Palatal Swelling of Unknown Etiology

•58 yo caucasian male presents with CC:  “ I have had facial swelling, muscle contractions, and clenching issues for 3 weeks, but this morning at 5am my palate swelled up behind my front teeth and it feels like my throat and face swelled too.  10/10 pain.”  pt. self-medicated with benadryl
 
•Med HX: patient has history of 2 pulmonary embolisms (PEs) approximately 1 year ago and is taking warfarin.  His INR is 3.8 which is really pretty high.  He also has hypertension and is taking Losartan.
 
•Clinical Findings:  Pt has a 2cmx2cm palatal swelling on the palatal aspect of #8-10 area.  Patient is in so much pain he didn’t want us to turn the lights on and had difficulty speaking.  #8-10 are all quite sensitive to percussion and palpation.  #6-11 all respond to cold with no lingering.   PA number 8-9 reveals a heart-shaped lesion which is splaying the roots of both teeth distally.  All teeth have intact lamina duras. 
palatal1Palatal 
Because of the odd presentation I also ordered a CBCT.  CBCT revealed a football shaped lesion that extended from the nasal cavity down to just behind the central incisors.  The palatal swelling appeared to be continuous with the lesion and was exquisitely sensitive to palpation.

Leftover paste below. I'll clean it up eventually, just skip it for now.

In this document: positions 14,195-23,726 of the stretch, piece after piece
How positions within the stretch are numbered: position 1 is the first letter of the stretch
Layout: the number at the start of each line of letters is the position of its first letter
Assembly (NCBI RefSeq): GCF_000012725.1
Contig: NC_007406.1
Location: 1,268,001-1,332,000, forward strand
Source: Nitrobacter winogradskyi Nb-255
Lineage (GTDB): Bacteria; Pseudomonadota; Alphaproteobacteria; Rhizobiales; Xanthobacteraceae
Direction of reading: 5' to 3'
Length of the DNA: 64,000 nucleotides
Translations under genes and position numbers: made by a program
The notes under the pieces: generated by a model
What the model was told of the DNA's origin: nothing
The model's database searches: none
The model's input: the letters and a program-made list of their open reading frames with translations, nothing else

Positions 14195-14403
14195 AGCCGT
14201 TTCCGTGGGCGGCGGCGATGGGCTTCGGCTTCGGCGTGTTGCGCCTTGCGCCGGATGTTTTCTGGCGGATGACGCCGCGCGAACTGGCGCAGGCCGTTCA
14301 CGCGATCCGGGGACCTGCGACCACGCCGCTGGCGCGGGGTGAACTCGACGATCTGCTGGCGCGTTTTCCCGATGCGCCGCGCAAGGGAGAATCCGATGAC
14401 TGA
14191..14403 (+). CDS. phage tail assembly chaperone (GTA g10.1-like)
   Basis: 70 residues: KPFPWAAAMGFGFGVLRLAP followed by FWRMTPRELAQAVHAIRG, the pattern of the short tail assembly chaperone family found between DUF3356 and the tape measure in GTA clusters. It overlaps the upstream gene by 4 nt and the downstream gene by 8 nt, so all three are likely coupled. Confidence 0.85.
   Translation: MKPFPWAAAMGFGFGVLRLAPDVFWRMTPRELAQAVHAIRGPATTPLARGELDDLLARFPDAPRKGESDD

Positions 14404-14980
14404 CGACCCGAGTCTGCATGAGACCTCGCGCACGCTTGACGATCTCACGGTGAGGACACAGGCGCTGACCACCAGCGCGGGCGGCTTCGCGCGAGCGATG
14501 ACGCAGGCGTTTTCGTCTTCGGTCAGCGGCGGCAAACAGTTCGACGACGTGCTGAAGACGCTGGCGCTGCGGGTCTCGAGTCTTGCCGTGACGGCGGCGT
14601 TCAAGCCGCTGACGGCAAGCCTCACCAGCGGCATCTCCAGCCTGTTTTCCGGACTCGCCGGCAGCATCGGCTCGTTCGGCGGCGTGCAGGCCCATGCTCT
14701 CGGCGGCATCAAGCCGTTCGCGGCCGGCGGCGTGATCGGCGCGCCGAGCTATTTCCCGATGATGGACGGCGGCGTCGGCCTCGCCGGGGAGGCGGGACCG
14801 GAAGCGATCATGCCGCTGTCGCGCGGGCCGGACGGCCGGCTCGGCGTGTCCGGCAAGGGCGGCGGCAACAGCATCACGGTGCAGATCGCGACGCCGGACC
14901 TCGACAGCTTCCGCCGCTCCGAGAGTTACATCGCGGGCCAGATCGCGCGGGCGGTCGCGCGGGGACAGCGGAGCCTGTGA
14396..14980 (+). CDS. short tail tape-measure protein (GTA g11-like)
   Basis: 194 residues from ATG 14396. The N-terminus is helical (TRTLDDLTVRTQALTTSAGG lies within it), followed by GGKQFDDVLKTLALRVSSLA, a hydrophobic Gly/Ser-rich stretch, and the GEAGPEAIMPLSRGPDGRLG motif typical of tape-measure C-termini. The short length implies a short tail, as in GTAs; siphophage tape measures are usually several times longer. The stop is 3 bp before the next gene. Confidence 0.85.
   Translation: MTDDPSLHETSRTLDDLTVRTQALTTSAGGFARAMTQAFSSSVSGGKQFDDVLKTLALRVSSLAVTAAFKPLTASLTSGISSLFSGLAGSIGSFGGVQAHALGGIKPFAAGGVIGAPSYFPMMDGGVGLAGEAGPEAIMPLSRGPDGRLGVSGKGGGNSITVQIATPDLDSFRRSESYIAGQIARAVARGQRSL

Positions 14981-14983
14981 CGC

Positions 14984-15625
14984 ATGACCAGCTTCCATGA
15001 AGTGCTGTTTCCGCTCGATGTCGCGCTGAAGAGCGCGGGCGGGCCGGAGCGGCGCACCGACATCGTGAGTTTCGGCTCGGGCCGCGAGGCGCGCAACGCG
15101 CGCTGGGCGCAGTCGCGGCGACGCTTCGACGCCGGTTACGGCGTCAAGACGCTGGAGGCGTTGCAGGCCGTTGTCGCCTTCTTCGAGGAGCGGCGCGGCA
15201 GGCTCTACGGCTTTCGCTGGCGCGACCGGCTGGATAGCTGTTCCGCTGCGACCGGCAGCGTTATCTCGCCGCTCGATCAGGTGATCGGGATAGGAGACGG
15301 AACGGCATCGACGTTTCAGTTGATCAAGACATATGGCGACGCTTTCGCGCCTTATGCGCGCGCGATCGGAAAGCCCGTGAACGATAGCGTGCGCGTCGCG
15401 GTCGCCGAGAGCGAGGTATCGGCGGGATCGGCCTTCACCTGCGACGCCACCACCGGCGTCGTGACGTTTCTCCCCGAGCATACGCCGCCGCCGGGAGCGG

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•DX:   Nasopalatine duct cyst with concomitant , non-odontogenic infection.
 
•TX:  Due to the warfarin use I decided to use my anesthetic for a needle aspiration of the palatal lesion to rule out hemangioma.  This resulted in a purulent exudate.  At this point I made a 2mm incision at the anterior portion of the swelling and proceded to message out the purulent exudate. I was able to drain the lesion to the point that it had a deflated look and the patient expressed notable decrease in the pressure/pain.  Hemostasis was achieved readily and I prescribed: 
–Dexamethazone 4mg, Disp 6tabs, Sig:  take one in the morning and one at noon for three days
–PenVK 500, Disp 30 tabs, Sig:  Take 1q6hrs until gone.
–Ibuprofen 600, Disp 20 tabs, Sig:  Take 1q6hrs prn pain.
 
•Referral:   Referral to Oral surgery for the next morning to determine source of infection and definitive treatment.  The next day the patient was feeling 90% better so the OS referral scheduled him for a week from now.  His explanation was that the Nasopalatine duct became seeded with bacteria from some unknown reason, but it was clear that it wasn’t from an odontogenic infection based on my testing and the CBCTs revealing the intact lamina dura of all the teeth in the area.
 
 

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